We work so hard to promote equality, to fight for the rights of people who are not middle-class white men, and time and again it just feels like we’re not getting anywhere. International Women’s Day highlights the issues that face women all around the world, and make our women-in-tech problem look like a genuine First World Problem, and yet we can’t even get that right.
I nearly gave up. This weekend I thought, fuck it. I’ve done my bit. Personally, I’ve been through the phase in my career where being a woman was a disadvantage and somehow arrived out the other side - in my position, in my job, it’s an advantage, and I don’t need to change anything to improve things for my career. I’m going to carry on doing my job to the best of my ability, but I’m no longer going to let this diversity thing drain my energy - nothing ever seems to make a difference anyway.
Over the last year, four (white, middle-class, English-speaking) men who I know well, who I have seen by their actions are champions of women in technology, who have personally mentored me in some way or another, have been accused of not thinking about women techies, not encouraging them - have been accused of sexism.
This third year of being on the programme committee for QCon, I could see we had achieved far more to promote diversity than ever before, but it was so much work to get that far, and there’s still so much more to do.
Another conference I have great affection for which has never previously suffered badly from a lack of women speakers received practically zero submissions for full conference talks from women this year. The submissions that did come in were from the usual suspects, the speakers who one calls upon when desperately trying to shore up the gender diversity of your speaker line-up.
The Sevilla Java User Group, which I started, with my money, which I present at regularly, has had zero female developers attend who were not previously friends. Apparently the impact of visible female role models is far smaller than I imagined.
It’s so much work.
And it’s thankless.
For the men who support the women, they get attacked by both sides - by women, for not doing enough, or sometimes for simply being privileged white men, by men and women for fighting for something that doesn’t impact them, and by men for betraying their gender.
For the women, it’s the same but more so: some women accuse us of not doing enough, some women sneer at what we’re doing, telling us we already have equality, men and women think you’re in it just to improve your own life, and the men, well, many men genuinely don’t understand the problems (and it’s exhausting to explain), and some are outright hostile.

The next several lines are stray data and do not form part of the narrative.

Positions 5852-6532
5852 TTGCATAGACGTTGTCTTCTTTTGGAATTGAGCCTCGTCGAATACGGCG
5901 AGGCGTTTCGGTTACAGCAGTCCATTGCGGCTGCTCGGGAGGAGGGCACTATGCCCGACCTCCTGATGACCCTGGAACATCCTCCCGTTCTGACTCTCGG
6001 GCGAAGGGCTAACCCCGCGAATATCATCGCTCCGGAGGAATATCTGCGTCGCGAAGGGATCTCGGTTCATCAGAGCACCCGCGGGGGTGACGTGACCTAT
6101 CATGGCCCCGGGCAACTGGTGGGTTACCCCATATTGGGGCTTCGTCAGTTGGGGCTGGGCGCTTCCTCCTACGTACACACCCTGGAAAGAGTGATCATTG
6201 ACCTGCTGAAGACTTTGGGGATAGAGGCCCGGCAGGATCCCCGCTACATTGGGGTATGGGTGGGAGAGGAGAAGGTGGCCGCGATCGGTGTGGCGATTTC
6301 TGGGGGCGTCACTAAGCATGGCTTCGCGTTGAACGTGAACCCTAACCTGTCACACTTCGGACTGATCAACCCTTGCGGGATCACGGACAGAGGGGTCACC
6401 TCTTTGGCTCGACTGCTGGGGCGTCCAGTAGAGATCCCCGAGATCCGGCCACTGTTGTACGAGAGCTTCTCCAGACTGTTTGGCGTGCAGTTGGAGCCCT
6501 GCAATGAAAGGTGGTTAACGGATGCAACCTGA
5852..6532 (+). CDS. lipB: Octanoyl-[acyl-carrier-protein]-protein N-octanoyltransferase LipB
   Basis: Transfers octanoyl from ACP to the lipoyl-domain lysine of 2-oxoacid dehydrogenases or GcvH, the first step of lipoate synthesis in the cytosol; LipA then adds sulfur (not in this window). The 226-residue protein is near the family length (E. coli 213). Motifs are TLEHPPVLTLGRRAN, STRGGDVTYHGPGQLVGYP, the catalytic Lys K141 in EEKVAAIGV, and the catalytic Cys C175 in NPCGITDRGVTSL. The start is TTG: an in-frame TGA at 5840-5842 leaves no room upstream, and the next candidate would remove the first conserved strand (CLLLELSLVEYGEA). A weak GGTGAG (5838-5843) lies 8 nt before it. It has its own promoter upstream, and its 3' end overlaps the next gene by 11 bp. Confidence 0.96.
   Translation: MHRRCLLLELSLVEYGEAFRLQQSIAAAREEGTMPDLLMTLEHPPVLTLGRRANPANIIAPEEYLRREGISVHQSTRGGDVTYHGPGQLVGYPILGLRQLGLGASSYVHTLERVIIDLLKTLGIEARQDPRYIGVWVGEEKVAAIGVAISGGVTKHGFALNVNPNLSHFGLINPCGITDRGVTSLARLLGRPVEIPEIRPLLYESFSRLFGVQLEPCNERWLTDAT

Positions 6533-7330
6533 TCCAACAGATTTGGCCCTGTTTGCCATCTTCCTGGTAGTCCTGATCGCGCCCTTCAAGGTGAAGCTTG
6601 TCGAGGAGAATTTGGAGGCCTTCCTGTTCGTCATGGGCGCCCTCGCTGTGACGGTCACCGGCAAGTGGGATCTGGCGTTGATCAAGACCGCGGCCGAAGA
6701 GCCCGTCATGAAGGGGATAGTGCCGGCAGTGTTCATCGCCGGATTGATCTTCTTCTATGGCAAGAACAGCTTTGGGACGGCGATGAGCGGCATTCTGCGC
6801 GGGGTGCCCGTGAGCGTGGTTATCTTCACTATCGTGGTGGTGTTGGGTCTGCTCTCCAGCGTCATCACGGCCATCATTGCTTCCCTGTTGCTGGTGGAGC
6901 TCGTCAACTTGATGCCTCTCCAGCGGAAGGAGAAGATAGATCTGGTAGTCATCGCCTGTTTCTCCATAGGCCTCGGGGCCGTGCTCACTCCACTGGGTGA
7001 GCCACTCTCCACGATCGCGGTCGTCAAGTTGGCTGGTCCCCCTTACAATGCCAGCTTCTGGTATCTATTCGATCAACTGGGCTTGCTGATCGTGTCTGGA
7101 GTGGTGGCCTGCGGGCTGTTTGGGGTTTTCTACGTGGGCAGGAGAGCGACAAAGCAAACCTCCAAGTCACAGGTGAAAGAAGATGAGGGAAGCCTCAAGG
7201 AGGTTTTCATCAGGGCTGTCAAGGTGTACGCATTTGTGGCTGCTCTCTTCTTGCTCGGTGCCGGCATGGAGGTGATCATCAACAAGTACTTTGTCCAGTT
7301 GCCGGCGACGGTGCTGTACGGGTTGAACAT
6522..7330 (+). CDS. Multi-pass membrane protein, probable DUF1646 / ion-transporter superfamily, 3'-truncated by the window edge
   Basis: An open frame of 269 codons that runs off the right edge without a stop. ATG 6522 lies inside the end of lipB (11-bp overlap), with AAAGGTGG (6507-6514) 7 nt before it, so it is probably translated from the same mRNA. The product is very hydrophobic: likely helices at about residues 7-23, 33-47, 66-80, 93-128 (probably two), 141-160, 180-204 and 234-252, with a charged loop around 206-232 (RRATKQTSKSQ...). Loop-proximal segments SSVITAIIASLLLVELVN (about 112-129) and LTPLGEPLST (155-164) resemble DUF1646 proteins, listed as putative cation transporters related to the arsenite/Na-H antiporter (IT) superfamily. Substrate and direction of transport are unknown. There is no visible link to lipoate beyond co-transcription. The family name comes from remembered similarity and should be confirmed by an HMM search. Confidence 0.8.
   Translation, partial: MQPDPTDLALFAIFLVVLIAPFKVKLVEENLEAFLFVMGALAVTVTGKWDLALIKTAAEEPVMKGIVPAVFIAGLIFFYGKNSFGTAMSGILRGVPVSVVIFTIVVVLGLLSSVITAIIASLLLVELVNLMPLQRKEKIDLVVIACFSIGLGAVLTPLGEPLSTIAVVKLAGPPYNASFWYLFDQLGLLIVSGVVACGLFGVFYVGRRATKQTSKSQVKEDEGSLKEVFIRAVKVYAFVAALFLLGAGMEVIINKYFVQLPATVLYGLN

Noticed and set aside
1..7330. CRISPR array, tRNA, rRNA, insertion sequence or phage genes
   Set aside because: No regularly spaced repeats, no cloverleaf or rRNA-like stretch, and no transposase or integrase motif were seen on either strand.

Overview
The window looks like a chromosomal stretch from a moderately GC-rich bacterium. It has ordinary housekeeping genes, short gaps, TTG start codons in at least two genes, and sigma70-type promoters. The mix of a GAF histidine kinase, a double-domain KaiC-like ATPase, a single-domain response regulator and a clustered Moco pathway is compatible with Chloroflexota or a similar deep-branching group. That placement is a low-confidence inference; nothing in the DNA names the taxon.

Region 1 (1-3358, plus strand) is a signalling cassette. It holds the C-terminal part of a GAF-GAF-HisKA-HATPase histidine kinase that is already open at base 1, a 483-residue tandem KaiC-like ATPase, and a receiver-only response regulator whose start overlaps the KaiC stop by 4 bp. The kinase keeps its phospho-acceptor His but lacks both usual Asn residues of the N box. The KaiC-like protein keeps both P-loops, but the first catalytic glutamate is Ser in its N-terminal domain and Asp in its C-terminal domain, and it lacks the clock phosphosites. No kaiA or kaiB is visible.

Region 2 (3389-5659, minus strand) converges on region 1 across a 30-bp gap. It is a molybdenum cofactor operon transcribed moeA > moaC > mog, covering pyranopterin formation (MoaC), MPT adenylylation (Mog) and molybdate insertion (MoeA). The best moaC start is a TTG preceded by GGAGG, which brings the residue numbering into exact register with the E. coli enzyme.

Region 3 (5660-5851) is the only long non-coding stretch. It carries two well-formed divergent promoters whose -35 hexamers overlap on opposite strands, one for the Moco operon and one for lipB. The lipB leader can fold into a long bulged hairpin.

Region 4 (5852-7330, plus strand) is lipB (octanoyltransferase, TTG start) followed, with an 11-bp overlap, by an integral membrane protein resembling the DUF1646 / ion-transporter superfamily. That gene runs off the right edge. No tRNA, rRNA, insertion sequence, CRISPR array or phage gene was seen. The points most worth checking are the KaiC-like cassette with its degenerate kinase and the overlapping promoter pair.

It’s fantastic to find men allies. I don’t know about anyone else, but at this stage in my career I’m surrounded by men who are all allies. And I can honestly say that any professional struggles I’ve had in recent years I can see are suffered by my colleagues of the opposite sex, so I know they’re not because of my gender.
Maybe it’s only fair that our male allies suffer the same way we do, even though they get even less out of fighting our battles than we do. Maybe it’s fair that they are attacked by both genders, and have to put up with unfair, unjust criticism and accusations. After all, look at some of the vile, hate-filled messages thrown at women leading the charge - that’s abuse. Some of these women fear for their lives. I couldn’t live that life, and I despair that we live in a society that can’t seem to prevent that.
So I’m a bit burnt out. So my friends are finding it tough. But this is a marathon, not a sprint. And I never did this for me anyway. I care about diversity because it matters. I try to change the gender balance specifically, because that’s an area I might be able to impact, one I have a chance of understanding. I care about equality, about justice, because it matters. And I do my tiny part to try and drown out the hate, the anger, the “get back into the kitchen, woman” because those things make me feel sick, because “you can be whoever you want to be” shouldn’t be a lie, shouldn’t come with caveats.
Maybe I don’t have the time or energy for large-scale revolutions, but I will carry on trying to make a small difference:
- By trying to be a role model for anyone who can relate to me, whatever their colour, gender, or sexual orientation
- By being visible as a woman techie, who does woman techie things, who’s also a human being.
- By calling out (quietly and personally, at least at first) where I see things that might give the wrong message: e.g. e-mailing conference organisers to point out they only have white men in their line up; private messaging people to let them know their comments could be taken the wrong way; pointing out to user group leaders that their meetup page shows only men at their events.
- By continuing to give an honest view of what it’s like to be a female Java developer, especially if these experiences are different to those of other women - one woman’s view does not represent every woman’s view, if more of us tell our different tales, we have a better view of the whole ecosystem (and its inhabitants).
- By sharing not only the negatives, but the many positives of working in such a varied and rapidly changing profession.
I am tired of fighting, however tiny my efforts are. But I’m more tired of inequality.